This week’s #TVT goes to Theresa Flores, founder of @thesoapproject ! In 1982, at 15 years old, Flores’ family moved to a suburb on the out skirts of Detroit, Michigan. While attending her new high school, she developed a crush on a boy in her class. One day, he offered her a ride home school. She was thrilled! While pulling out of the school parking lot, her classmate turned the opposite direction of her home, but assured her not to worry, he just needed to stop by his house before taking her home. Both Flores and the classmate ended up inside of his home, where he offered her a Coca-Cola. She had recognized that he poured it into a glass, but drank it anyways. After a couple of minutes, Flores says she felt dizzy and confused…she had been drugged and raped.

Out of fear that they would never look at her the same way, she never told her family what had happened that day…

The next week at school, the classmate approached her in the hallway. He was holding an envelope with pornographic photos of the incident. After explaining that his cousins had been there and had taken pictures of what happened, she felt relieved at the thought of the photos being “proof” that she had been raped. Unfortunately, they did not look that way…The classmate threatened that she would have to “earn them back” (the photos) in order for them to not tell her family. Again, out of fear, she told no one and did as they said.

Flores had a private phone line in her bedroom, a “luxury” that all of her family members had at the time for privacy. The boys would call her phone in the middle of the night to wake her up and make her come with them. She would sneak out of the house whenever they called and do exactly as they said. At first, it was only the classmate and the cousins that she would see. This is part of the “breaking” or “seasoning” phase. This is where traffickers intimidate, manipulate, beat/rape a victim to gain full control.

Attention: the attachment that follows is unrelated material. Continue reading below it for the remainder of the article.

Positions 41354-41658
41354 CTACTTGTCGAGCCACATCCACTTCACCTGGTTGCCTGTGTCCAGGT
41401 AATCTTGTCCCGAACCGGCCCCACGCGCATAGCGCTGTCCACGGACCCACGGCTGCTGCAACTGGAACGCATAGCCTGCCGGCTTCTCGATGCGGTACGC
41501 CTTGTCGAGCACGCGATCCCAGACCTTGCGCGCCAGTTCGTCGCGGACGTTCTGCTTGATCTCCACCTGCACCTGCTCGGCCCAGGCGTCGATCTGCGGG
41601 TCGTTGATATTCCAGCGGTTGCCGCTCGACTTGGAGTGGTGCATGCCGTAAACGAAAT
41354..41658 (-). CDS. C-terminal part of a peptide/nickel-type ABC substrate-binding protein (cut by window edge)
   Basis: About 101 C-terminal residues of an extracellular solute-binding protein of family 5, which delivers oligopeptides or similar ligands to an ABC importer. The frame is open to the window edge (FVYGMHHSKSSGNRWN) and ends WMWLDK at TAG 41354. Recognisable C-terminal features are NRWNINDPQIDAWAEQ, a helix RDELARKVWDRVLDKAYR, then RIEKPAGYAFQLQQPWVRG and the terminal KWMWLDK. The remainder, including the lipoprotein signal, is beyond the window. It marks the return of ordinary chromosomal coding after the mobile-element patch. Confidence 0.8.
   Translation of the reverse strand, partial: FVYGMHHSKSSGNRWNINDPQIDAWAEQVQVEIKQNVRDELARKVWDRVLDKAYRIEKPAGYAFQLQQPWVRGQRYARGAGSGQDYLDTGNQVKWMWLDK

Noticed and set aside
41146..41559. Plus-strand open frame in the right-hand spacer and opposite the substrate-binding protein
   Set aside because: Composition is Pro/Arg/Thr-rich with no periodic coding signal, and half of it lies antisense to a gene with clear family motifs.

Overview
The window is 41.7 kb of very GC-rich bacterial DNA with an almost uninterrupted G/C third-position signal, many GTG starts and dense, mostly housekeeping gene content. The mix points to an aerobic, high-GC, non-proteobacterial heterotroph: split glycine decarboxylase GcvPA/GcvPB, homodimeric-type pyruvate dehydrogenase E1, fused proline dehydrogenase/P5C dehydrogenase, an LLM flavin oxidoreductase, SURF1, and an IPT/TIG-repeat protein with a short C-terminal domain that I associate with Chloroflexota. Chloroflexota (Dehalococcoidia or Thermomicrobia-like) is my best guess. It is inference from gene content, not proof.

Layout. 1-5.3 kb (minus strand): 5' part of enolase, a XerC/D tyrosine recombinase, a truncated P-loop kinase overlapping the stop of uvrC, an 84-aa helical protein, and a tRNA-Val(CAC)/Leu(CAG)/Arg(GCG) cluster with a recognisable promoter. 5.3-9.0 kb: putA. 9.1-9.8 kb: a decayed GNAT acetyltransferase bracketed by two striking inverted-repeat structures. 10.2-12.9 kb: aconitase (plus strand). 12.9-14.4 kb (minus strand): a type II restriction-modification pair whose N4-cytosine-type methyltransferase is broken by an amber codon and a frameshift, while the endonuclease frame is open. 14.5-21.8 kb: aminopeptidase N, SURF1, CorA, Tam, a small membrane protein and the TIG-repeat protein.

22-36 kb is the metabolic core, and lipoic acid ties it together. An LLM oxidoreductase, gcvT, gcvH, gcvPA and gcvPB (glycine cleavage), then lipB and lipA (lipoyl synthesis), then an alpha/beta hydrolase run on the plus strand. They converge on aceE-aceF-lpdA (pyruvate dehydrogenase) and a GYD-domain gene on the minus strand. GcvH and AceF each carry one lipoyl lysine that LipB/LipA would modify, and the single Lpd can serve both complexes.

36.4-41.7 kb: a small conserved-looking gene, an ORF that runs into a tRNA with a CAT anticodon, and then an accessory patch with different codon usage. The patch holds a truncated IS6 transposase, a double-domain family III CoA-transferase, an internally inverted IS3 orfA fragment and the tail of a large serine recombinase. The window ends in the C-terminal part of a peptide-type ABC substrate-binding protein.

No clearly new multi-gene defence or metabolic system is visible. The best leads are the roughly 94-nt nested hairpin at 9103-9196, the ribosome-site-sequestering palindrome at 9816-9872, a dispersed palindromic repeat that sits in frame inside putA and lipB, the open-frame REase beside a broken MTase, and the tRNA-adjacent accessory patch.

After a while of “breaking”, a routine call landed Flores in a very unfamiliar situation. The boys had picked her up and taken her 30 minutes away to a random motel room that was so full of men that Flores says she could only see the bed. “Start the biding”, the cousin said.

“They don’t know your name. They don’t care about you, they don’t care if you’re hurt, if you scream, if you’re crying. It doesn’t matter. You have no value, and you know it.”

– Theresa Flores in: “The Girl Next Door – Documentary”

After waking up in the hotel room bed naked, bleeding and feeling confused, she was able to gather enough courage to escape. She knew she had been drugged again and knew that she had to get out of there. In her soaking wet pajamas, she ran into the street, where a police officer had picked her up and taken her home. He had known what had happened without Flores having to say a word and even suspected the boys who had been involved…

Flores’ family soon moved, due to relocation of her father’s job. She never did tell them the FULL story of what had happened to her.

In 2010, Flores pushed for change. She was able to sit right next to Governor Ted Strickland as he signed into state law a measure that gives prosecutors tools to crack down on human trafficking in Ohio.

Today, Flores operates S.O.A.P, an initiative she founded to provide education, safety and an opportunity for concerned citizens to end human trafficking in their community. S.O.A.P. provides bars of soap with the emergency hotline phone number on it to motels and hotels around different cities.

“The Girl Next Door – Documentary”

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Facebook Page: @The Soap Project

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